It is beneficial to work towards a position of mutual accountability with teams to promote productivity. If team members are involved in setting up the process goals and expectations at the start then they can also be held accountable both individually and as a group for making sure that everyone stays on track. Asking what has been going well, what has not and looking at what led to those successes and failures can help to identify patterns that can increase productivity. This can help to pinpoint what needs to change to improve team working. Participation in troubleshooting and determining what needs to change can be engaging for team members, helping them to feel more involved with the team, and this too has a beneficial impact on team productivity. Also, working together to devise solutions to problems can help team members to increase understanding of one another and build relationships that can facilitate productive working in the future. It stands to reason that the more people understand each other the better placed they are to work with one another effectively and productively. Another way of achieving mutual accountability after initial process and task goals are set is asking each team member to report back at each team meeting and acknowledge one area that they are grateful for about the work of each other team member and one area where they would like them to change, so it would be easier to get the task done. This is thought to be an extremely motivating activity to get people to change. If all of this starts before a person starts behaving in a difficult way then it is much easier to address than later on.
Micromanagement is a big killer of team productivity and is an area that team leaders and managers need to address carefully. Managers that cannot let go and delegate properly are guilty of this activity which can seriously damage morale. One of the problems with micromanagement is that no one ends up doing what they are supposed to be. The manager focuses in unrelentingly on microscopic details that he/she should allow the team to handle. This means that the manager is not concentrating on the bigger picture or allowing anyone to learn and grow. Meanwhile the team gives up trying because they know whatever they do it will be “wrong” and will need “correcting”. This creates a toxic environment that crushes productivity. This aside, nobody gets the chance to progress, as the manager is not able to demonstrate gravitas and an ability to be strategic, if focusing on the minutiae of how a spreadsheet is formatted.
Managers are often reluctant to let go and delegate properly, fearing that the job will not get done “properly” and that there will be mistakes. This is true to the extent that there will alMOST® certainly be errors made when team members take on new tasks for the first time. However, like it or not, mistakes promote learning and this is one of the ways that people get better at what they do. This means that letting go is the only way that the team can become more productive in the medium and longer term. It is worth remembering that if a team member goes about a task differently than a manager would, that does not mean that it is “wrong” if the outcome is the same. It is just a different approach, and difference is to be respected because it encourages creativity and innovation. Creativity and innovation can also spark increased productivity.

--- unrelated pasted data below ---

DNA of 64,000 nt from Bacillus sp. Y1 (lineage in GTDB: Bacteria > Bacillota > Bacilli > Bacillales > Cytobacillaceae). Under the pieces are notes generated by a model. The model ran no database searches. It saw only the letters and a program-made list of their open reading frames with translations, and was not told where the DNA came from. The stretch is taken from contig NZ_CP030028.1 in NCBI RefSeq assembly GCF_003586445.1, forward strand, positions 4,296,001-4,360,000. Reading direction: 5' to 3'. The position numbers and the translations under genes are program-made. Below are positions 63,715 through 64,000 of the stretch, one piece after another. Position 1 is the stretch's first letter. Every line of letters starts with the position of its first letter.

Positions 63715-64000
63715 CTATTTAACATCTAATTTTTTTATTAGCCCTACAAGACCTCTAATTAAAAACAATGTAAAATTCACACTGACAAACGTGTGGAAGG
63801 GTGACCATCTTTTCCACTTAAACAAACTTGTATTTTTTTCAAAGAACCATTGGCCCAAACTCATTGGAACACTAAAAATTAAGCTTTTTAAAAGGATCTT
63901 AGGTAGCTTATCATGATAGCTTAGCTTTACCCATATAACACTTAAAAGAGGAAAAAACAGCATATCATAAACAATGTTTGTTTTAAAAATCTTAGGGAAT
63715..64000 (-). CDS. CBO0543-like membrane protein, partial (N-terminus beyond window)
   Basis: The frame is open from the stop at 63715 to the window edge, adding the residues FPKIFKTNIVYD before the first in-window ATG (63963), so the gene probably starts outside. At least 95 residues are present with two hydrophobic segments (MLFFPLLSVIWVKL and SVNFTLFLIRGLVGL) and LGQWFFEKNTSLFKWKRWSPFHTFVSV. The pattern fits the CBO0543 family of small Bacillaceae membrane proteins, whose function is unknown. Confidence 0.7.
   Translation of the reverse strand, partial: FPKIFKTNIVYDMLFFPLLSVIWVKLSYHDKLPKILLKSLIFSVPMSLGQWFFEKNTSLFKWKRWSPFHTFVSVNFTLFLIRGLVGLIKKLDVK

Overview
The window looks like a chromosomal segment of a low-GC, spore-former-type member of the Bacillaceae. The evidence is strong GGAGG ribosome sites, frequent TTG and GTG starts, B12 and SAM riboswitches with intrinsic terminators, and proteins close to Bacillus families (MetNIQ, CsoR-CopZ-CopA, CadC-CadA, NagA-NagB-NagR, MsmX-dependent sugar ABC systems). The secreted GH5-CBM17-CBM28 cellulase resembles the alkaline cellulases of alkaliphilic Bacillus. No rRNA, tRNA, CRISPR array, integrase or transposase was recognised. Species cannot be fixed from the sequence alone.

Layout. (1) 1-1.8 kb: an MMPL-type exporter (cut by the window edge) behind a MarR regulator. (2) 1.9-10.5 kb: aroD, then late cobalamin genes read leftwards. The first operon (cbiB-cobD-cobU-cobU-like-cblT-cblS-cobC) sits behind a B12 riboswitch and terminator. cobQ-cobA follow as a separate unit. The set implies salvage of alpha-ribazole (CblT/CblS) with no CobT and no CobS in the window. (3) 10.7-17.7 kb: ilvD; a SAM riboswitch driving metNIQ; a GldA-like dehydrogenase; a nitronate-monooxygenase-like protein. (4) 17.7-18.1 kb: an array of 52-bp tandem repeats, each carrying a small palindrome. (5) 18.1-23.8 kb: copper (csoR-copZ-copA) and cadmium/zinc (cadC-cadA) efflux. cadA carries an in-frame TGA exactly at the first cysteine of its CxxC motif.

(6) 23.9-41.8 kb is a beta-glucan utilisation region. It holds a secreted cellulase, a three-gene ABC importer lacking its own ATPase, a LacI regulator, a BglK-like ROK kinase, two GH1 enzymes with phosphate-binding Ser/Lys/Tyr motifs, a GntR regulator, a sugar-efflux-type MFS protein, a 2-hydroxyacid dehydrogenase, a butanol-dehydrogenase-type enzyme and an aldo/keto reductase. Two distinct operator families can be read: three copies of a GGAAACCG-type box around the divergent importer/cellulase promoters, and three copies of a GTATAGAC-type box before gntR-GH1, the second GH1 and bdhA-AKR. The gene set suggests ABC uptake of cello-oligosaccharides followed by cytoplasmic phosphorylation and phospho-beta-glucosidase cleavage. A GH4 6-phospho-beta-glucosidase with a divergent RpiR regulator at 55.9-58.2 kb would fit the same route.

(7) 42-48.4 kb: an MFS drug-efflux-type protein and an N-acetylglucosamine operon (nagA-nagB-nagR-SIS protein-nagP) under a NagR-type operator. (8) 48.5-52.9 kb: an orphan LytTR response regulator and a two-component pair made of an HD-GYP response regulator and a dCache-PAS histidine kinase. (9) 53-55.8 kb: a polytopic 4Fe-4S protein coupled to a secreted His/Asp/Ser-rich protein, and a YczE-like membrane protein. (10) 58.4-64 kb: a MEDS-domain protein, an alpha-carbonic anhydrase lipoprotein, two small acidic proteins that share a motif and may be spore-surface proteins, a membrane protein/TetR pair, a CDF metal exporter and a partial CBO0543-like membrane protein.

Delegation is in itself is a fine art. Managers that want to build productive teams need to be able to delegate appropriately. That does not mean delegating everything, rather it means prioritizing. There are some tasks that the manager needs to retain control over because they are strategically important, such as making the final decision on team goals. Other tasks such as checking a spreadsheet might provide an opportunity for growth for a team member, but the manager does not need to be involved, and these types of tasks are ideally suited to delegation. Training may be required to help the person to understand what to do, and setting targets assists with understanding of the desired outcome and allowing team members to be accountable. Setting parameters and boundaries is also helpful to make sure that team members know when they need to provide updates, and the level of detail that is needed.
Sometimes all the delegation, feedback and encouragement in the world will not transform a disengaged person into a productive team member. In situations like these it is best if possible to say good bye to such a team member. Furthermore, it is necessary for a team to be effective to get the right people on the bus and the wrong people off the bus on your project journey. Once you have the right people in the right seats, you have a chance of building a great organization. Do not forget to set clear expectations for team working too if you want to drive exceptional productivity increases.